February 16, 2023
Nonprofit Technology & Fundraising Blog
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February 9, 2023 | Categories Donor Advised Funds, Featured
Donor Advised Funds (DAFs) are investment accounts, typically managed by wealth management firms or community foundations, that donors can use to take immediate advantage of charitable tax benefits while they research potential beneficiaries and allow the investment to grow. Appreciated assets in DAFs aren’t subject to capital gains tax, and savvy donors can use DAFs for their personal best interest and to support the causes they care about most.
These accounts offer benefits to nonprofits, too! Here are the top three advantages DAFs offer to nonprofits, in addition to the outright gifts.
To establish a DAF, some wealth management firms require a minimum deposit, ranging from $0 to as high as $25,000. If your nonprofit receives a gift from a DAF with a high entrance requirement, it tells you that the donor likely has a high giving capacity and should be on your radar for gifts of significance.
Even if a DAF didn’t require an establishing deposit, creating the account is enough data to prove that the prospective donor is serious about their giving. They went out of their way to create a specific account for charity, indicating that philanthropy is a priority for them. The presence of a DAF is evidence of both capacity and inclination to give, which can sometimes take multiple visits to determine, saving you and your prospective donors time and effort.
Pro tip: Make sure you’re crediting your donors correctly! With DAFs, the donor has already gotten their charitable tax incentive, so legal credit goes to the financial institution that sends the check to the nonprofit. When you know who the donor is, you can give them soft credit, which indicates that they were involved in the gift so you can keep track of stewardship and other touchpoints.
Unsure of who gave through their DAF? You might get a check from a financial institution without the donor’s name attached. In this case, reach out to the financial institution to see if you can get the donor’s name or if they can pass along a thank-you note including your contact information on your behalf. Financial institutions won’t share information the donor doesn’t authorize, so you might have to get a little creative when it comes to stewardship.
Sometimes account holders with DAFs want to be charitable, but aren’t sure of where to start, or may not have the time it takes to determine which nonprofits they want to support. They may be passionate about a particular cause, but beyond that, trust their financial or philanthropic advisors to make decisions on their behalf.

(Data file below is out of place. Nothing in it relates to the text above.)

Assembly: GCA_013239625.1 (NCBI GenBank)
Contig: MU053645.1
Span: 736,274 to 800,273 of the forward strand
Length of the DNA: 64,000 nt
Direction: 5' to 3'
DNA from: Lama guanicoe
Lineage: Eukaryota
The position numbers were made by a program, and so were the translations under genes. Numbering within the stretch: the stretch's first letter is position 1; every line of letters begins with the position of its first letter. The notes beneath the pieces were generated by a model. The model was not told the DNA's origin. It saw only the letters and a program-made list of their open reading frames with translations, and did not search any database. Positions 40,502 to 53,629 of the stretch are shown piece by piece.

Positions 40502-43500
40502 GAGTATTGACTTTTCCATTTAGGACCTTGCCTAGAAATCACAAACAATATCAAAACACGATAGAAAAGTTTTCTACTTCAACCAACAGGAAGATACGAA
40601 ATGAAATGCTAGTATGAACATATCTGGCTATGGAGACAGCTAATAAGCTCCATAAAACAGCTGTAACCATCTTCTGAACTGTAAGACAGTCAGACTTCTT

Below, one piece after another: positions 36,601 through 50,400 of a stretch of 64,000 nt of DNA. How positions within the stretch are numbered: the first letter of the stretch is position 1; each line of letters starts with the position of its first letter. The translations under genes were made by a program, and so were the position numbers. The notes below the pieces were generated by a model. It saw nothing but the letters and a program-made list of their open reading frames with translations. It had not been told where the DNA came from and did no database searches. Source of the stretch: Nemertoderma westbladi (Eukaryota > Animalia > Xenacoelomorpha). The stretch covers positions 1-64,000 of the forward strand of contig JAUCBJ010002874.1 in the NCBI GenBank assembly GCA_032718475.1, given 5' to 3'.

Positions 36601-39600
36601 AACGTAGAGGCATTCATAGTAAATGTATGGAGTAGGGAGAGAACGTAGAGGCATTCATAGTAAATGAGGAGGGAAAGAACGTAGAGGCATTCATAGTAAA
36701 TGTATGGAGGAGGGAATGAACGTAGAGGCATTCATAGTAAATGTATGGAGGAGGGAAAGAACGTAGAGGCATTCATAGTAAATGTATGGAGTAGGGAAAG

It’s worth noting that financial management institutions don’t have the final say over where gifts from DAFs are directed – they don’t want to favor particular nonprofits over others, and giving generally falls outside of their purview. However, it’s worth reaching out to organizations that manage DAFs to learn their processes.
Advisors want to give their clients the best options for making a difference with their DAFs, and getting your nonprofit’s name in front of them can mean getting exposure to multiple, high-capacity donors. If an institution offers its their clients lists of potential nonprofits to support, see how you can get your organization on those lists.
Want to find major gift prospects that are already in your database?
Check out DonorSearch today!
DAFs offer donors the chance to have a bigger impact than an outright cash gift. For example, if a donor has had good luck in the stock market, they can donate appreciated stock without paying capital gains in addition to receiving a charitable tax incentive. However, if they sell the stock and then donate the cash proceeds, they’re taxed on the sale of the stock, reducing the amount available for the nonprofit.
For many nonprofits, particularly smaller organizations, it might be challenging to accept gifts of stock if they don’t already have the infrastructure in place. Thankfully, DAF gifts are sent to nonprofits in the form of a check, making it quick and easy for organizations to accept these gifts and put them to use. And for organizations that do accept gifts of stock, many online portals charge large fees – upwards of 5% – to process them directly.
If you and your donors would like to avoid high taxes and processing fees, they can donate stock directly to their DAFs, and when they make distributions, you’ll receive them in the form of a check.
Pro tip: If your nonprofit has supporters who are interested in making gifts of stock but you’re not sure how to move forward, encourage them to set up a DAF! They’ll get the same benefits as donating stock directly, and you’ll have no trouble processing the check when it arrives.
Interested in expanding your prospect research efforts? In addition to DAFs, you can use demographic data and other financial indicators to discover promising major gift prospects that are already in your database, and create donor engagement efforts that speak directly to their hearts and minds.